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Help picking between 2 jointers

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Forum topic by smithben1983 posted 02-02-2014 12:44 PM 1381 views 0 times favorited 14 replies Add to Favorites Watch
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smithben1983

1 post in 1043 days


02-02-2014 12:44 PM

I am new to woodworking and the site as well. I have found 2 different jointers on CL that I have to chose from, they both are going for around $250 or so. Looking for any opinions.

JET 6” Jointer, Model JJ-6OS, Approx. 2006, 115 / 230V, 3/4HP Motor
Work great but used very little, work surfaces have a bit of rust from non use.
2-way tilting fence with positive stops at 45 degrees and 90 degrees
Dust chute with a 4” port offers efficient dust/chip collection
includes roller base for easy movement.

No info on this other then the pic.


14 replies so far

View Glen Peterson's profile

Glen Peterson

556 posts in 2524 days


#1 posted 02-02-2014 02:51 PM

I’m biased against Craftsman stationary tools and have owned some. However, I like older tools. IMHO they were more solidly built. I’ve got some Jets and they are ok for lower end tools. The Jet jointer looks newer. I like the solid cabinet on the Craftsman. I’d contact the seller of the Craftsman and get more info, but I’d probably go for the Jet, thinking I could get more for it in a few years when I moved up to an 8” jointer.
Good luck

-- Glen

View TheWoodenOyster's profile

TheWoodenOyster

1275 posts in 1403 days


#2 posted 02-02-2014 02:58 PM

If they both work well, I would strongly advise taking into account how much work has to be done to get them both running in tip top shape. Most of that work will be calibration, that is getting the beds flat and the blades lined up with the surface of the outfeed table. Calibrating jointers is like raking the leaves every year, it is tedious and boring and terrible, but it has to be done. I’d go with the one that was easiest to calibrate.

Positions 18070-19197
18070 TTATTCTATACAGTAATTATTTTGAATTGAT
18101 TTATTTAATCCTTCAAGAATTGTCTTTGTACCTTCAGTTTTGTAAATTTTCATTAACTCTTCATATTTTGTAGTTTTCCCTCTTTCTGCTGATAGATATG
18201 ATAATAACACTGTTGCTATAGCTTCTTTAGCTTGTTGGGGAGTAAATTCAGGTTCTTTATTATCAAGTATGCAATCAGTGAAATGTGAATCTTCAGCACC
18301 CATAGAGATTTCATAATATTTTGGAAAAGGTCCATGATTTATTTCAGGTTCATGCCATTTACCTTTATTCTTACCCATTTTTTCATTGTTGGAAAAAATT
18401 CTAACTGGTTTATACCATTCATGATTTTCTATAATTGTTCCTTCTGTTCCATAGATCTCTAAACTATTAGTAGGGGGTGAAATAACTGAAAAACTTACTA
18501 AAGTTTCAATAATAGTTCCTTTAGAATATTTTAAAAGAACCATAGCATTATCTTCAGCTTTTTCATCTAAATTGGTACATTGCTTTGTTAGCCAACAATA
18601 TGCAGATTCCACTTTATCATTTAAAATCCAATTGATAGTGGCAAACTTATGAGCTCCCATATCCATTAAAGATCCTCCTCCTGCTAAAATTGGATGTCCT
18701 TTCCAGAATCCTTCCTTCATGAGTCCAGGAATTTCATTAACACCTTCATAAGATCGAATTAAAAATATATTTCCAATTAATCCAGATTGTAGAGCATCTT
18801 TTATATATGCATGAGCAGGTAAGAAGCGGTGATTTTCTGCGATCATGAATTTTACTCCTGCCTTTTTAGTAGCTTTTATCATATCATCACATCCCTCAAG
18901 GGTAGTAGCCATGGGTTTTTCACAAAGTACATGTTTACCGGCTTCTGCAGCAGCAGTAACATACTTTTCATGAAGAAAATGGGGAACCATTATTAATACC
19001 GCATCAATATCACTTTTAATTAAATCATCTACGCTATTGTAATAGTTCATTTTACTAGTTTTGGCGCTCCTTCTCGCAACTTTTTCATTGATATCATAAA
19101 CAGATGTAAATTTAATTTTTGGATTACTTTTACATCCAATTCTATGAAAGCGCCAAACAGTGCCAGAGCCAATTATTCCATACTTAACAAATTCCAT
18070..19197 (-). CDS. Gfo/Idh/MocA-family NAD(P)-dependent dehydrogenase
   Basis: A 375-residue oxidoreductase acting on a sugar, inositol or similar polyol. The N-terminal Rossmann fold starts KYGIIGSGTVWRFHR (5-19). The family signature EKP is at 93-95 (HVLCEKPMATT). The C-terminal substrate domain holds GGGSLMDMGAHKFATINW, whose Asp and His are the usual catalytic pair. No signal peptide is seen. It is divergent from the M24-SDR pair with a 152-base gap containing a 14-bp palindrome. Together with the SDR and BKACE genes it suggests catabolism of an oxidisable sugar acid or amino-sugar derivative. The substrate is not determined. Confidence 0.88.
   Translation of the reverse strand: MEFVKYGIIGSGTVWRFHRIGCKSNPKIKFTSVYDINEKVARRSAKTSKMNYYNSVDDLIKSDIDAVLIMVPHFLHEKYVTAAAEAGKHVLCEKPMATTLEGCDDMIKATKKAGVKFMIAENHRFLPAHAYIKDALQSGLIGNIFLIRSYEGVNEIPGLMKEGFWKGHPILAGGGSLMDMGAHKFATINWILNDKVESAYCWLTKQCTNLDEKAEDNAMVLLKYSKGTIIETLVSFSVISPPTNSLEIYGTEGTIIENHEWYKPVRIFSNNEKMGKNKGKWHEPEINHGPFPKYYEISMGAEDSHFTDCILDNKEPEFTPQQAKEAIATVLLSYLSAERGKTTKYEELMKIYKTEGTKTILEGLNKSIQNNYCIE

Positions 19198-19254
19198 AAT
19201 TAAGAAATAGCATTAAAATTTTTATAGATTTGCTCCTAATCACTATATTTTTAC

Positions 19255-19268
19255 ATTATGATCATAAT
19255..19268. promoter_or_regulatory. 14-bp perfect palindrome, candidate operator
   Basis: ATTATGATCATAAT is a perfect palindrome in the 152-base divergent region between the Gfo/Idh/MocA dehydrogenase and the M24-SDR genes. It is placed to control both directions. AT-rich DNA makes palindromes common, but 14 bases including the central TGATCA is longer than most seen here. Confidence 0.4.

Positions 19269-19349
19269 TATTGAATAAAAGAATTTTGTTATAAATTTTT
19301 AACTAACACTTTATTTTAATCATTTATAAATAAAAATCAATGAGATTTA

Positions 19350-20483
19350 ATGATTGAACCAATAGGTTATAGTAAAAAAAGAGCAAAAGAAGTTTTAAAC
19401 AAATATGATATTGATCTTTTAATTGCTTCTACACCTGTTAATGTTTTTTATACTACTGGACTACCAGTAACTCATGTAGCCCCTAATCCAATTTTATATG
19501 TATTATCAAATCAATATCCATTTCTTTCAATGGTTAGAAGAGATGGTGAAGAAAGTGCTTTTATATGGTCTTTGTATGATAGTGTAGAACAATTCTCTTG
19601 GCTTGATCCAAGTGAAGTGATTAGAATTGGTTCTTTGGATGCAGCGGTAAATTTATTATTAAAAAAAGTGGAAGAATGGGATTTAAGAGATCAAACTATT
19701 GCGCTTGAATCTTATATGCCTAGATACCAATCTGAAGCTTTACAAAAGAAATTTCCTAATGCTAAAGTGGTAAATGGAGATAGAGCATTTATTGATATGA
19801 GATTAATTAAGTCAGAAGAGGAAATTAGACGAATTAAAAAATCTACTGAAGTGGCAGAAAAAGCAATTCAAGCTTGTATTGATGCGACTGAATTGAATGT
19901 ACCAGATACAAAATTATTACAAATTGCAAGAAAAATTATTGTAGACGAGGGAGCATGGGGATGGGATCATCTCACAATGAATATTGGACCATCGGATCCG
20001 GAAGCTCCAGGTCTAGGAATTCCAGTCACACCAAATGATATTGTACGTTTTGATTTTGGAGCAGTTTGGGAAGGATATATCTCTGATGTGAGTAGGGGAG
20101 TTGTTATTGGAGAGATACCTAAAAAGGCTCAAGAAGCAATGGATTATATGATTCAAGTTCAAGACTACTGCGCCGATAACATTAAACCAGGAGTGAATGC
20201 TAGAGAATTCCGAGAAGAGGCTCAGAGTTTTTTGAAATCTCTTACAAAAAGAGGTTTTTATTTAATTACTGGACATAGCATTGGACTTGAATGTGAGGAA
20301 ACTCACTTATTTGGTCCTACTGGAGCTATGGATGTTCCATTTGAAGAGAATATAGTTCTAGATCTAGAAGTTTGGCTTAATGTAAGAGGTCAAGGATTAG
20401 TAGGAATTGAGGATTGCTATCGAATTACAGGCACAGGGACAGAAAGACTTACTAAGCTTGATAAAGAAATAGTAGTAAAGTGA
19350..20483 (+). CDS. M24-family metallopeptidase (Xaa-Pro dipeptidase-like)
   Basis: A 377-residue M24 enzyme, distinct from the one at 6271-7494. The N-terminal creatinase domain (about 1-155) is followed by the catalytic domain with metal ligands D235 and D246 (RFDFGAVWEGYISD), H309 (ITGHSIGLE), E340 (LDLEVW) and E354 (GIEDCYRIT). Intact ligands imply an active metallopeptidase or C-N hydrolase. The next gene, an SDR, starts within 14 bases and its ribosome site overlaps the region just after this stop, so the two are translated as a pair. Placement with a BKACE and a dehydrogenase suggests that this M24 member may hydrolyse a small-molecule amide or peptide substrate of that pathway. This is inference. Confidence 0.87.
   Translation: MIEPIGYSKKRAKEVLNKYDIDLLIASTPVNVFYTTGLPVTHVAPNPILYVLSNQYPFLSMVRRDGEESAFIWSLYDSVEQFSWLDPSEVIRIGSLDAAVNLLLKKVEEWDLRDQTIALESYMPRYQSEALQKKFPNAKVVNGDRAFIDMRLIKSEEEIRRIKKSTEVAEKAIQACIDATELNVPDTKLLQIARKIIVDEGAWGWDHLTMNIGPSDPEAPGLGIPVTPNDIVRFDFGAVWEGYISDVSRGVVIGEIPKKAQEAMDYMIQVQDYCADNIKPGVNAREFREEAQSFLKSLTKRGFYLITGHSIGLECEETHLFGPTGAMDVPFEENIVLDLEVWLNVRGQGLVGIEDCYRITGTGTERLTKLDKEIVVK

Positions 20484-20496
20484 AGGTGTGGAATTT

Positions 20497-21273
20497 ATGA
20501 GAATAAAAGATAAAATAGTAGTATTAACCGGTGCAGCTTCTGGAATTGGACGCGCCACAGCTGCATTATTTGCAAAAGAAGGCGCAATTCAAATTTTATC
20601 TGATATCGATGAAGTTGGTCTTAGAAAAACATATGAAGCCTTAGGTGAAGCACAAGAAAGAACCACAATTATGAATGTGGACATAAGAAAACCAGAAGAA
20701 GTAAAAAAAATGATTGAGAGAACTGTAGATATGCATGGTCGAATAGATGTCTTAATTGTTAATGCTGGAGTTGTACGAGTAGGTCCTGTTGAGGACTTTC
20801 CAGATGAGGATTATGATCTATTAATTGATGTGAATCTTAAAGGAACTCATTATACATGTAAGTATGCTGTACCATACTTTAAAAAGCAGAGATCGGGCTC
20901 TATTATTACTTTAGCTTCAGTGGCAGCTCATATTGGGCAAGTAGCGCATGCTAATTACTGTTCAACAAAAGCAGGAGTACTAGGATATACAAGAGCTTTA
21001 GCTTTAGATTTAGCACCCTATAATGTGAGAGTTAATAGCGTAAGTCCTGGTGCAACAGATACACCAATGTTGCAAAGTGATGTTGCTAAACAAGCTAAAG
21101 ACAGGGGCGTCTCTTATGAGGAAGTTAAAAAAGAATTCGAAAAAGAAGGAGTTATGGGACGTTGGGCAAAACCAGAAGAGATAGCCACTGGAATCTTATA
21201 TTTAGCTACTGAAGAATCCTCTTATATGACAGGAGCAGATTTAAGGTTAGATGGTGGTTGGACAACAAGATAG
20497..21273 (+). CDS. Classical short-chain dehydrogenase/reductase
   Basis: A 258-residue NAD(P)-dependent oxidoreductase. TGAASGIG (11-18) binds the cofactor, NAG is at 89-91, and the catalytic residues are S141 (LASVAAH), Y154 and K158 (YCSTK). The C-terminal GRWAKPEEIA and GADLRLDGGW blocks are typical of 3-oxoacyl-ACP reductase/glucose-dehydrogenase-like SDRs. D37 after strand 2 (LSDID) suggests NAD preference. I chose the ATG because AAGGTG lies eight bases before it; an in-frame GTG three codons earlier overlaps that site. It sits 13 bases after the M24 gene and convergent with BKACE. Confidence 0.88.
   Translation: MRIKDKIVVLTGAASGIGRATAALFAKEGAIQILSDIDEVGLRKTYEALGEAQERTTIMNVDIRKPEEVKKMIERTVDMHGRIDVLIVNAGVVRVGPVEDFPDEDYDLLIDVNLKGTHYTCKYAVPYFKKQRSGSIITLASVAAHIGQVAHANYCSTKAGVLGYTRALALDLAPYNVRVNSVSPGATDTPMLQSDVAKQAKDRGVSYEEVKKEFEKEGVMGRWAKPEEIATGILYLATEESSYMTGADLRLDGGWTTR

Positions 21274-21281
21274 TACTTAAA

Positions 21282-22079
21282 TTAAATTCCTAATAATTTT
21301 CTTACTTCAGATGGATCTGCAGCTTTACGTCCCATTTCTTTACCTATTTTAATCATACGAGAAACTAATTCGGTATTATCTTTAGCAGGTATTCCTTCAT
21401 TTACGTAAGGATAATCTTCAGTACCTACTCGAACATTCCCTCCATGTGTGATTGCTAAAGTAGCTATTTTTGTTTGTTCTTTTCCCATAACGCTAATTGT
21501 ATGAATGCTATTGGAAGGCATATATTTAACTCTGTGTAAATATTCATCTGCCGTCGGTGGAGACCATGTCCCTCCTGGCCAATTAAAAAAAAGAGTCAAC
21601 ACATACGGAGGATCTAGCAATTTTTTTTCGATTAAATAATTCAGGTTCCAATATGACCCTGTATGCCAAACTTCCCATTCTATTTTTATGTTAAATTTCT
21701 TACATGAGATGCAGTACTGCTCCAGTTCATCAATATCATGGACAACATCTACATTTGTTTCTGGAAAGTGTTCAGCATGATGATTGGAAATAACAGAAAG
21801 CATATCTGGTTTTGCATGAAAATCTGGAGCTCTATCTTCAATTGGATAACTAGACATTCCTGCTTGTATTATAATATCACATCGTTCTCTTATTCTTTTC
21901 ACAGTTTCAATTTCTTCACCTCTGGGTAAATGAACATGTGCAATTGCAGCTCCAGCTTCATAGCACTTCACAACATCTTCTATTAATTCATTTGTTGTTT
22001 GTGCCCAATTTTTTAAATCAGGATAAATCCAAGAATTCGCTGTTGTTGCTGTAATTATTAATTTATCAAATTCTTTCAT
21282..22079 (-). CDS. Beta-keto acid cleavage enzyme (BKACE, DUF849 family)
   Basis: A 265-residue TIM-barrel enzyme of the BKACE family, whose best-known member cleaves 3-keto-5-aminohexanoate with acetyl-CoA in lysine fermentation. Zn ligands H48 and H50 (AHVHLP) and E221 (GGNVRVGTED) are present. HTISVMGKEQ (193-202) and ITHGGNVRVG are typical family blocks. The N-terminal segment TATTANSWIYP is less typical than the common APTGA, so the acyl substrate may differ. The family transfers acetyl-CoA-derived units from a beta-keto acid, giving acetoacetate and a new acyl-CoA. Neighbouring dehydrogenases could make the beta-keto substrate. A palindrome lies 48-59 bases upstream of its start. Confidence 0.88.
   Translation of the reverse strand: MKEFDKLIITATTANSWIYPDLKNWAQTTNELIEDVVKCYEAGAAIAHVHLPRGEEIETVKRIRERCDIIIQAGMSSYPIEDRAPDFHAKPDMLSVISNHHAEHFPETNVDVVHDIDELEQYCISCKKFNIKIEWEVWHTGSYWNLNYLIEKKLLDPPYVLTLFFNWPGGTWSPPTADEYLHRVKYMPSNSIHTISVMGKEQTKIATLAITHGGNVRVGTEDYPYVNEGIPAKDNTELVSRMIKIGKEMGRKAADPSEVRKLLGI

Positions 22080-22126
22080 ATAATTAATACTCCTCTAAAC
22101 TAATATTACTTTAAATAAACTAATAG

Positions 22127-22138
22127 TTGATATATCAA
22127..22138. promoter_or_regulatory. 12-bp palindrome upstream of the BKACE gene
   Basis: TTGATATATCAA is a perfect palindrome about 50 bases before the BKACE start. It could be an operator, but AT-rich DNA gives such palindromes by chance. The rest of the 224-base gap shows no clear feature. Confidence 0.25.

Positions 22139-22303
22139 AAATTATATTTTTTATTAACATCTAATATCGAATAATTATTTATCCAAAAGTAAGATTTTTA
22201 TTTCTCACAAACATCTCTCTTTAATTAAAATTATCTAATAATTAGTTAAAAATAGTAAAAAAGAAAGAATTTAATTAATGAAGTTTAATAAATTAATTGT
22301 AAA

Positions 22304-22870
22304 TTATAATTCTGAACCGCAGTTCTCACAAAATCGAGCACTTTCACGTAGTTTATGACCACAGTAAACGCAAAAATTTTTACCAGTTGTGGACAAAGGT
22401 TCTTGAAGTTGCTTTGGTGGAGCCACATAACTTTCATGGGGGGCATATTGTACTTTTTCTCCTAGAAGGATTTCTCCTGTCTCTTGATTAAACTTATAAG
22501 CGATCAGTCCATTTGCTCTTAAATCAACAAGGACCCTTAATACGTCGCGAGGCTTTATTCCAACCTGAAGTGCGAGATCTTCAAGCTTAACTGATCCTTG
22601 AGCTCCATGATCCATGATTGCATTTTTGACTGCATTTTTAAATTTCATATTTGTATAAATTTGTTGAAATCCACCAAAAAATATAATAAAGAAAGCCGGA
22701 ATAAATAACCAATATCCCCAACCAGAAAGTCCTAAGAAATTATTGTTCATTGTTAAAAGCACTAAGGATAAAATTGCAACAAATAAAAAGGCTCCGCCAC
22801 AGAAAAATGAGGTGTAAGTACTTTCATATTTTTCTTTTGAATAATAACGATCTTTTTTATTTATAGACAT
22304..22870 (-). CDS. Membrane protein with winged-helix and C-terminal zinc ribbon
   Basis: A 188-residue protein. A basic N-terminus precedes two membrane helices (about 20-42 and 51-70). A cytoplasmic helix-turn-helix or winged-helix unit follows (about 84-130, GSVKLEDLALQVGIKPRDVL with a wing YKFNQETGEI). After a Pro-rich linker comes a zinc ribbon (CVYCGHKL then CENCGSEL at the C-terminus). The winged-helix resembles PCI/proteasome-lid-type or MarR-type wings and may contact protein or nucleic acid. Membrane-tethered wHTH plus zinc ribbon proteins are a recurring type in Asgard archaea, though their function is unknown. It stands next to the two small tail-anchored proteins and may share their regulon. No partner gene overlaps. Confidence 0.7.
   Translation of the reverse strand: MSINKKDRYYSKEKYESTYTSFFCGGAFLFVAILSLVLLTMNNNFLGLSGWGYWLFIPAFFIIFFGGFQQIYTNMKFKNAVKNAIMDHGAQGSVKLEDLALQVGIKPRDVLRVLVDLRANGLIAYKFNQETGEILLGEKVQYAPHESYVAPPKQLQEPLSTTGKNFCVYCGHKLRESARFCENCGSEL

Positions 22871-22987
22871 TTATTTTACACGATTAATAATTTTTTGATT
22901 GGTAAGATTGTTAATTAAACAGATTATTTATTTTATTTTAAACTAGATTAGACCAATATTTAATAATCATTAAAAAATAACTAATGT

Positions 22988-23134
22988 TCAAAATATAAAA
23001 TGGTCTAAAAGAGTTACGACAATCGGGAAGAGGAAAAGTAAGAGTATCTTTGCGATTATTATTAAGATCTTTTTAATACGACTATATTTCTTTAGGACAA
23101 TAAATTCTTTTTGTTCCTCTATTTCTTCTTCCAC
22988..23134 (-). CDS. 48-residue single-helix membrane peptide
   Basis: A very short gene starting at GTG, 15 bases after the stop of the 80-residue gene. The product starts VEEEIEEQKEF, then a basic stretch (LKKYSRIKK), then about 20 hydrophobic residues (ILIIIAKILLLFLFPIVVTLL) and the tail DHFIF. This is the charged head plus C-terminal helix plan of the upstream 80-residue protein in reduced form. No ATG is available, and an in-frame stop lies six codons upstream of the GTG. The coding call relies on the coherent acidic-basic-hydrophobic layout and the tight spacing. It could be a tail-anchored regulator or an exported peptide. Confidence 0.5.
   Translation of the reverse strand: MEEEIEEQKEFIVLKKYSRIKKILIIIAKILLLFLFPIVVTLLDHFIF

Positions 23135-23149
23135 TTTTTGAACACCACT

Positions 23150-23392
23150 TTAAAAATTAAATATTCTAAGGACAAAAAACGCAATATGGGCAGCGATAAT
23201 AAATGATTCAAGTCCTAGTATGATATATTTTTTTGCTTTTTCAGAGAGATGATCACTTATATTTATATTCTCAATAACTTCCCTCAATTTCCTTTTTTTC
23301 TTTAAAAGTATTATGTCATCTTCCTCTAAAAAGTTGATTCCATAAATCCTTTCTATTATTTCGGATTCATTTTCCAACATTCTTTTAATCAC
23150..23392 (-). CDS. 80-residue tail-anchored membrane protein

-- The Wood Is Your Oyster

View Loren's profile

Loren

8315 posts in 3115 days


#3 posted 02-02-2014 03:17 PM

I’d go with the Jet. The mobile base would cost you
about $50 new. The castings of the machines are
pretty much the same. I think Craftsman machines
often offer good value for the money – they can
do that for several reasons, including their retail
infrastructure, volume, and the way they spec the
tools. Specifically, Craftsman machines tend to have
chintzy knobs and accessories. That’s a big generalization
but something to look out for. While the chintzy
parts can be an annoyance, the basic engineering and
castings are always well done from what I’ve seen and
the old ones from the 1960s and before are
more solid and on par with Delta and Walker-Turner.
That jointer is from the 1980s or later
I think and at that time the Craftsman brand was
really focused on value.

View RogerM's profile

RogerM

764 posts in 1867 days


#4 posted 02-02-2014 04:41 PM

Go for the Jet!!!!!!

-- Roger M, Aiken, SC

View wseand's profile

wseand

2754 posts in 2509 days


#5 posted 02-02-2014 04:54 PM

If the Craftsman is in good shape I would go with it. I would throw a few pieces in the joiner and make sure it works well first.

-- Bill - "Freedom flies in your heart like an Eagle" Audie Murphy

View 69BBNova's profile

69BBNova